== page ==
The relationship between traditional public schools and schools of choice—both charter and private—is often strained in Ohio. One of the most consistent sources of tension is transportation. State law requires traditional public districts to transport not only their own K–8 students, but also those who attend charter or private schools (and provides the funds to do so). They are not required to transport high school students.
Districts have been trying to change these laws for years. They’ve been unsuccessful thus far, but much like they’ve done with the right-of-first-refusal law that requires them to offer unused facilities to charter schools prior to selling them to developers, they’ve found plenty of workarounds to avoid transporting charter and private school students.
Consider Dayton Public Schools (DPS). In 2019, the district decided to provide its high schoolers with city bus passes in an attempt to improve attendance. When attendance numbers didn’t go up within a year, though, the board voted to scrap that policy and provide DPS high schoolers with the same yellow bus transportation as their younger peers. To make room for this sudden influx of students—and to maintain their contract with the area’s Rapid Transit Authority—DPS planned to force K–8 students who attended charter and private schools to ride city buses. District officials didn’t discuss this change with those schools’ leaders prior to voting on it, and they waited so long to announce the change that they prevented the schools from finding a safer transportation alternative for their elementary-aged children.
DPS has a history of disastrous transportation policies, so this latest kerfuffle isn’t exactly surprising. What is surprising, though, is that it might have a serious impact on statewide school choice transportation policies for years to come. The recently proposed budget includes several provisions aimed at preventing issues like those that cropped up in Dayton. Here’s a look at three of the most significant.
Limiting the use of mass transit
In what appears to be a direct response to the Dayton debacle, the proposed budget would prohibit districts from using a mass transit system to transport K–8 students who attend charter or private schools unless the students’ school willingly enters into an agreement with the district. To preempt any potential loopholes, the budget explicitly states that the agreement is “not effective” unless the school of choice approves it. Districts are permitted, with some stipulations, to use mass transit to get high schoolers to and from school, but that was never the issue. For charter and private school leaders, the issue was forcing their youngest students to ride city buses with the general public. This provision would prevent that.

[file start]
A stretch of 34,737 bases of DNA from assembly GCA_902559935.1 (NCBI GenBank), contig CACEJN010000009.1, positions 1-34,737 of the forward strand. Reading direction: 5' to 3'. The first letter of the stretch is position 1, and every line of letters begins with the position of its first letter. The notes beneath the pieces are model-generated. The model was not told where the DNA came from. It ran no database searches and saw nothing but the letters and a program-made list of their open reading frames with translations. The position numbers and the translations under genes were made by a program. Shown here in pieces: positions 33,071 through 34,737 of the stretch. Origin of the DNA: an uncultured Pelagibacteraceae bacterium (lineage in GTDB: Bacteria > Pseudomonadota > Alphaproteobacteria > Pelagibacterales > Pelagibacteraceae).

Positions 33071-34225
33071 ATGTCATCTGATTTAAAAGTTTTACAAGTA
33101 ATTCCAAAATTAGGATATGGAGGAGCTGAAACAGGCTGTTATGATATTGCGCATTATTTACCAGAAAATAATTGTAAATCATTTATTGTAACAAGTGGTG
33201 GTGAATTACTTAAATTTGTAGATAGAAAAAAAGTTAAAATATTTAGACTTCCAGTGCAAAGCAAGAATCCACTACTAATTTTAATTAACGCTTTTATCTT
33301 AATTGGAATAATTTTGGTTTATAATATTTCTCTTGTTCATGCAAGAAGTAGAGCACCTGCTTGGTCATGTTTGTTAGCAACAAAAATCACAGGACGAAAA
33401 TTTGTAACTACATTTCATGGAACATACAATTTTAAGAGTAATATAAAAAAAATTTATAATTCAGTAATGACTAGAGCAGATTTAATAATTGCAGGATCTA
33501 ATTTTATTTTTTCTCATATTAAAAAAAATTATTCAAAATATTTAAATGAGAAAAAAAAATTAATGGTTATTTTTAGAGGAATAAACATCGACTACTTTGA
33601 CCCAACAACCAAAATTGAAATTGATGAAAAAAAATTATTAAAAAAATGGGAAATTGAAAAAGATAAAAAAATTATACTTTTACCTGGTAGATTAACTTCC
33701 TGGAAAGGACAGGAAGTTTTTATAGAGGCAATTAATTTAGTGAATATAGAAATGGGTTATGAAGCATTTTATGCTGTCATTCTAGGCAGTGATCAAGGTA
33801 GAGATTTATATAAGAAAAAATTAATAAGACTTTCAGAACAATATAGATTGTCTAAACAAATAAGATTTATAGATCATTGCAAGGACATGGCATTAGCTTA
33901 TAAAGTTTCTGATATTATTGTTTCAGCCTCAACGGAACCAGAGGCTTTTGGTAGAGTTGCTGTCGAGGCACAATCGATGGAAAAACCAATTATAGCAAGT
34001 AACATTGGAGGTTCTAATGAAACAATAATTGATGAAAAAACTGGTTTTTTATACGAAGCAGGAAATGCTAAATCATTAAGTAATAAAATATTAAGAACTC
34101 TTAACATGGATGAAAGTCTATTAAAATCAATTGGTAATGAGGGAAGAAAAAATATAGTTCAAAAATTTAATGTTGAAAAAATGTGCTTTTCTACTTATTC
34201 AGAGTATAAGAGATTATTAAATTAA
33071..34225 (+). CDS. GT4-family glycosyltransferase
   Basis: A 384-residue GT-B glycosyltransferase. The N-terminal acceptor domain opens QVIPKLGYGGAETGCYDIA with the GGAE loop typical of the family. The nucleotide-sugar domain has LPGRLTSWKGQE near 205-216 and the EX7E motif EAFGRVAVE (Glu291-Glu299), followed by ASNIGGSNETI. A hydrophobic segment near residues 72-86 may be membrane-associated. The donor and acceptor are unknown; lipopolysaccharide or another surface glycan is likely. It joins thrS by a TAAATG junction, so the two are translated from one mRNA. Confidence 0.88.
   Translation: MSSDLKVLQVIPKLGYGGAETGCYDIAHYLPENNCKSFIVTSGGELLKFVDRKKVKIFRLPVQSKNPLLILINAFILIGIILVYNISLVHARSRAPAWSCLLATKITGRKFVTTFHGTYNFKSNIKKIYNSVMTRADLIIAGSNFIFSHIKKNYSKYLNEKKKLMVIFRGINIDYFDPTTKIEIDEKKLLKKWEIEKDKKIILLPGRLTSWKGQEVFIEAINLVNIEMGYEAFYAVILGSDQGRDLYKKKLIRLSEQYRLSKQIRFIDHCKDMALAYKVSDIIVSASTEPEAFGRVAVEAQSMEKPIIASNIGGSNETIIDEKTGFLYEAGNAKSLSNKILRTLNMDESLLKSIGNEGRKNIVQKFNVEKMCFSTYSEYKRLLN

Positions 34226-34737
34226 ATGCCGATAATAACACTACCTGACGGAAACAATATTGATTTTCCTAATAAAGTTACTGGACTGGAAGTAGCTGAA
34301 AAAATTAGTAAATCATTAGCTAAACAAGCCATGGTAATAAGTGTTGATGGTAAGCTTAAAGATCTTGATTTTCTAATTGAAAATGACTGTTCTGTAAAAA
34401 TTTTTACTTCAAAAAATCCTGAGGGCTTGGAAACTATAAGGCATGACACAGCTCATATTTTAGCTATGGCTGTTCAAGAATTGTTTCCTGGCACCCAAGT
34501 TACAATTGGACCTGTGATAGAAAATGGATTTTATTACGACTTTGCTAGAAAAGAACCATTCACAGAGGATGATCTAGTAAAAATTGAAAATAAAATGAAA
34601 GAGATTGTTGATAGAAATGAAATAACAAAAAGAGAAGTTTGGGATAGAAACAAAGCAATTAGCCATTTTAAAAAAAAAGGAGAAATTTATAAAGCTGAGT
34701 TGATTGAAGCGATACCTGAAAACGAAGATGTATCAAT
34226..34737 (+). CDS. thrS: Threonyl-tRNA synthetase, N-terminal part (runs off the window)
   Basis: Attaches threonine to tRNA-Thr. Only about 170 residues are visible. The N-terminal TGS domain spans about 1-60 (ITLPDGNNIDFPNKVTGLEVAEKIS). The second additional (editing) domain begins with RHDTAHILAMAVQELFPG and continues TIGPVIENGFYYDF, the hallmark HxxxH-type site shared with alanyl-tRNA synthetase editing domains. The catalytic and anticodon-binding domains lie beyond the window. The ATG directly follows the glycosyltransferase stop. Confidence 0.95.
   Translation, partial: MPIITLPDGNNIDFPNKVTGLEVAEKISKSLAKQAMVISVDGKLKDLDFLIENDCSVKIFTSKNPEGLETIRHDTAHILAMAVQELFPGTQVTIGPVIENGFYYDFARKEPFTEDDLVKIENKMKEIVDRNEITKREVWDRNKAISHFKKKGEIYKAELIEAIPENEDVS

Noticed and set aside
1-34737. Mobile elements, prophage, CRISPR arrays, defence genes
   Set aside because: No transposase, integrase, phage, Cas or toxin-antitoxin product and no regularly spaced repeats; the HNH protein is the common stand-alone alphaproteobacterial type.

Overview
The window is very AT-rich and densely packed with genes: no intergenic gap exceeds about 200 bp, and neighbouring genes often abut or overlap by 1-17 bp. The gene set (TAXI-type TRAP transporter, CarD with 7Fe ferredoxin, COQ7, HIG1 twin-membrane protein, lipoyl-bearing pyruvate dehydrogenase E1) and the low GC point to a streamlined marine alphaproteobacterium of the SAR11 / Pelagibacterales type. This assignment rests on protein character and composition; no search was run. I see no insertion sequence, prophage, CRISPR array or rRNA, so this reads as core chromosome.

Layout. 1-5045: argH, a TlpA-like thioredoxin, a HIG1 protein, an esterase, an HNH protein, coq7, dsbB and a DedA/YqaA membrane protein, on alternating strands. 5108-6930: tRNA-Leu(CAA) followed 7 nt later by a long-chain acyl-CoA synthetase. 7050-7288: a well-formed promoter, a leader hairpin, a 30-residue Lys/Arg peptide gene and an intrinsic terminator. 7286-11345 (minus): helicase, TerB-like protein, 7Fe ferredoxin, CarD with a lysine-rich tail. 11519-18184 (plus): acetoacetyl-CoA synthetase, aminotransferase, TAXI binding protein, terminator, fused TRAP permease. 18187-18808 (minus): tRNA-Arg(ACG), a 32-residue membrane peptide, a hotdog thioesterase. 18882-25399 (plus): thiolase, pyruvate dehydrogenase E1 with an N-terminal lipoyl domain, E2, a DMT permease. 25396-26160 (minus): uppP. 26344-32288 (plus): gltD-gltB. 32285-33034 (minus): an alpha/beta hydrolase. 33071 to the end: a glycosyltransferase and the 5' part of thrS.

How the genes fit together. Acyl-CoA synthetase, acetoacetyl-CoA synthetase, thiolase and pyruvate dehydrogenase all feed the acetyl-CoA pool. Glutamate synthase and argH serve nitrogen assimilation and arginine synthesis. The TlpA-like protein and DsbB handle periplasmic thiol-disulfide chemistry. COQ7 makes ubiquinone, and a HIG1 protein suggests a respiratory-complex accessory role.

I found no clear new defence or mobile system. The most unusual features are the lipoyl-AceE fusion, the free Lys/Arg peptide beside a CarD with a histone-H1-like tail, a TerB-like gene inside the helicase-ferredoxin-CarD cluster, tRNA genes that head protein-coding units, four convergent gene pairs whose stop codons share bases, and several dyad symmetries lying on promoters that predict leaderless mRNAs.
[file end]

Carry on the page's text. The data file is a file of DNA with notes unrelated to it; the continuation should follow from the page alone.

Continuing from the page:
One of the reasons transportation is a sticking point between districts and schools of choice is that coordinating logistics is hard to do across sectors. The proposed budget attempts to fix this by mandating the creation of transportation plans. Charters and private schools would be required to establish their school day start and end times by June 1, and then communicate those times to the district. Districts would then use this information to develop transportation plans for students no later than July 1. Plans must include routes and schedules, and must ensure that students arrive to school no more than one hour before the start time and are picked up no later than one hour after the end time. There doesn’t appear to be anything that prevents districts from changing these plans after the deadline, but that’s probably wise given that student transportation requires a certain level of flexibility.
The budget language also includes an exception for districts that have twenty or more charter or private schools operating within their boundaries. In such cases, a designated ESC—either the ESC the district has a contract with or the one with the most territory in the district’s county—would be required to convene a meeting between the district and all charter and private schools and approve a plan no later than July 15.
Overall, these provisions address several issues. First, by providing a deadline by which routes and schedules must be set, the plans could help prevent last-minute changes that leave parents and school leaders scrambling. Second, they force district, charter, and private school leaders to actually work together. Finally, the requirement for districts with sizeable school choice sectors to work with ESCs should lessen the bureaucratic burden placed on large districts and provide all sides with a (hopefully) objective third party to oversee the process.
None of these provisions matter if there’s no way to enforce them. The budget tackles that issue, too, and requires the Ohio Department of Education to monitor districts’ compliance with all of the major transportation changes included in the budget bill. If department officials determine that a district has been in “a consistent or prolonged period of noncompliance,” then state officials can deduct transportation funding from the district as a penalty. The deduction would equal the total daily amount of the district’s payments for student transportation and would include each day the district is not in compliance. This oversight mechanism should ensure that districts follow the law rather than search for workarounds.
The provisions included in the proposed budget won’t fix everything that ails school choice transportation in Ohio. But they are a positive step forward that would ensure students who attend charter and private schools don’t get the short end of the stick when it comes to school transportation.